También la lluvia [Even the Rain] (2010)

También la lluvia
Director: Icíar Bollaín
Writer: Paul Laverty
Cast: Luis Tosar, Gael García Bernal, Juan Carlos Aduviri, Karra Elejalde, Raúl Arévalo, Carlos Santos, Cassandra Ciangherotti
Seen on: 30.10.2022

Content Note: (critical treatment of) colonialism, racism

Plot:
Producer Costa (Luis Tosar), director Sebastian (Gael García Bernal) and their cast and crew are set to make a film in Bolivia, tackling the arrival of the Europeans with Christoph Columbus and the ensuing genocidale colonization. They have decided to make an open casting for the Native roles and find Daniel (Juan Carlos Aduviri) to play the leader of the resistance, Atuey. But Daniel is himself engaged in organizing against plans to privatize the local water supply – and those interests are set to crash.

También la lluvia is an interesting meta film that shows that recognizing the evils of colonialism in others does not mean that you don’t participate in it yourself. I found it very engaging.

The film poster showing Costa (Luis Tosar) and Sebastian (Gael García Bernal) in front of a mountaineous landscape, below them a helicopter carrying a giant cross.

The film crew arrives in Bolivia with the best of intention. Sebastian in particular is idealistic. He really wants to do something for the people there, really wants to show that Columbus was not some kind of hero and that even at the time, people criticized him severely. He understands his film as a political endeavor, and he wants to make the most of it. But then there is reality, and what Sebastian hasn’t understood is that not only the film itself is political, but making it is as well. Costa is much less idealistic. He is the money person, he has to keep an eye on the budget and he is delighted by how cheap he can get labor and other resources in Bolivia. By sticking to the capitalist playbook, he automatically starts to exploit the local people.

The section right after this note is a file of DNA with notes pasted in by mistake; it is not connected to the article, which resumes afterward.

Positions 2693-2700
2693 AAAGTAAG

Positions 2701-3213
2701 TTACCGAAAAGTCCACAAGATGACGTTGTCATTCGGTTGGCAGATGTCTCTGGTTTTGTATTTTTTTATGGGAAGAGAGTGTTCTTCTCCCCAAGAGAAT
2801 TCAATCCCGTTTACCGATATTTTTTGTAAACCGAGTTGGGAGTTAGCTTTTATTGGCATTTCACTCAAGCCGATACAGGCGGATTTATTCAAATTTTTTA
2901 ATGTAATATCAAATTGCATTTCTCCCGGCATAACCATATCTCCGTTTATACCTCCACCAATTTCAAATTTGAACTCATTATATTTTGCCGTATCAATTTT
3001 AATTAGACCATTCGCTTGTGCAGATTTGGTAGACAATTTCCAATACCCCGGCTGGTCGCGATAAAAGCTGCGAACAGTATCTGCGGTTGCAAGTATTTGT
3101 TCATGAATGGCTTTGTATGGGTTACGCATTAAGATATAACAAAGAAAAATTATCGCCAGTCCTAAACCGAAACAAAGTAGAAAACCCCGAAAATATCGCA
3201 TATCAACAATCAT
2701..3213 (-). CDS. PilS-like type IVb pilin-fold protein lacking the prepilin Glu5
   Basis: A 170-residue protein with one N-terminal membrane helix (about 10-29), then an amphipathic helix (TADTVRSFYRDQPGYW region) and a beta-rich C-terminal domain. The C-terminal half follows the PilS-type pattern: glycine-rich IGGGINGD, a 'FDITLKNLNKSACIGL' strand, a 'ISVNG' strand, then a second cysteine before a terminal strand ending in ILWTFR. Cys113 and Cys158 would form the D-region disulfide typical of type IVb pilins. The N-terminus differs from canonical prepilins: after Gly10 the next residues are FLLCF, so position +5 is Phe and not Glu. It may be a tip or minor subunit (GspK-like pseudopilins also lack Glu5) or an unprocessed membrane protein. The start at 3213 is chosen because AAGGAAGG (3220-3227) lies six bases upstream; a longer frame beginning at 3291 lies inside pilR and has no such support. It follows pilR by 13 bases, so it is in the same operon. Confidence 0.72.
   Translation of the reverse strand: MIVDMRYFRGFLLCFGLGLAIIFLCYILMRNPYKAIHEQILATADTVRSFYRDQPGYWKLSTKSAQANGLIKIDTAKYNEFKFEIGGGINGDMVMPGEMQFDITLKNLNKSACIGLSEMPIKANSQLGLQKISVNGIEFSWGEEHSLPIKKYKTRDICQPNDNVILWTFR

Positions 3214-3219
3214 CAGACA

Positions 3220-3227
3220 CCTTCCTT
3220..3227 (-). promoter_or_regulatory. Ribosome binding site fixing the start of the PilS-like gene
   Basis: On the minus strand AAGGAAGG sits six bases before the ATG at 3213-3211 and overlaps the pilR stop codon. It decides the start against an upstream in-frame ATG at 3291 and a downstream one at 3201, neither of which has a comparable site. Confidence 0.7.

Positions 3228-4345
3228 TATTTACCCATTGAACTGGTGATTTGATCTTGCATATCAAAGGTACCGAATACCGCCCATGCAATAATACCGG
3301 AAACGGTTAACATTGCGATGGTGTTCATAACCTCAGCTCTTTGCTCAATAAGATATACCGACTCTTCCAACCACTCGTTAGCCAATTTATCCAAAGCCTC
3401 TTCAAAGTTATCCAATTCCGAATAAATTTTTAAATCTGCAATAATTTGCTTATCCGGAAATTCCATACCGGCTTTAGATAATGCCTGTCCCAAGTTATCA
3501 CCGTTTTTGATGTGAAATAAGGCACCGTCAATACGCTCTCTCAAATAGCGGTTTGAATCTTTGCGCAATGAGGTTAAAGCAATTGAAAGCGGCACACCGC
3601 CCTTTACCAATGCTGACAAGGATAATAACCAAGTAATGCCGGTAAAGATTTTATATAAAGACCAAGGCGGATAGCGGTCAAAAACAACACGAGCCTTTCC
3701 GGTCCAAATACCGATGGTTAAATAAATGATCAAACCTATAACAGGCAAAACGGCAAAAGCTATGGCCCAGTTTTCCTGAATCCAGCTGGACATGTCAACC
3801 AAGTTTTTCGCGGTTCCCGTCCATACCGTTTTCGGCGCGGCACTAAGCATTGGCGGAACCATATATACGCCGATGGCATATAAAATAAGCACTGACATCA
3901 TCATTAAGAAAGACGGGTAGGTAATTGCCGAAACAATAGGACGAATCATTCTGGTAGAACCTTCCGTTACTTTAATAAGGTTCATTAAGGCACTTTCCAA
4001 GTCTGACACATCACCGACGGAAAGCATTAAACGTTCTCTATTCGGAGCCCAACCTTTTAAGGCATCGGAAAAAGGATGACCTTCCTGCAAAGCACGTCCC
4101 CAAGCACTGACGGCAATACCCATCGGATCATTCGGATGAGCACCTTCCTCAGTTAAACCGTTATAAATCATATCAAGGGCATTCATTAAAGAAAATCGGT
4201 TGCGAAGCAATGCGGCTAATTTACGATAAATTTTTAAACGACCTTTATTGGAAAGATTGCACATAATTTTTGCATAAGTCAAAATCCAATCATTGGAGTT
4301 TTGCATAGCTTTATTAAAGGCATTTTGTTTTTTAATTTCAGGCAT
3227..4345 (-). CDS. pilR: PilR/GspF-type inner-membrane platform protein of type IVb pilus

For both of them, the problems the locals have, the fight they have to fight against the (USAmerican) company who is trying to buy their water and with it their means of survival is a nuisance that disturbs the filming process. And the film comes first for them, not the people – ultimately that’s how they continue the colonialism that Columbus started.

Costa (Luis Tosar) and Sebastian (Gael García Bernal) arriving at the open casting.

Bollaín beautifully sets this up, and one can’t help but be reminded of many projects that are supposedly in support of a group of people but refuse to listen to them or but the needs of those people above the project itself. Unfortunately, that particular part of the film is way too realistic, though always done with a sense of humor and a bit of levity. The last third, with a sudden change of heart and a chase through the city, feels a little over the top, though, as if the film itself fell into the trap of Hollywoodian narratives that it tries to criticize (how much more interesting would it have been if the film had left the fictional film behind in the end and shifted the focus on the Natives!).

But other than that, I don’t have any complaints about a film that is both politically insightful and funny. It makes excellent points with good performances, sharing history as much as commenting on the continuities today. Absolutely lovely.

Daniel (Juan Carlos Aduviri) in costume as Atuey on the filmset.

Summarizing: highly recommended.

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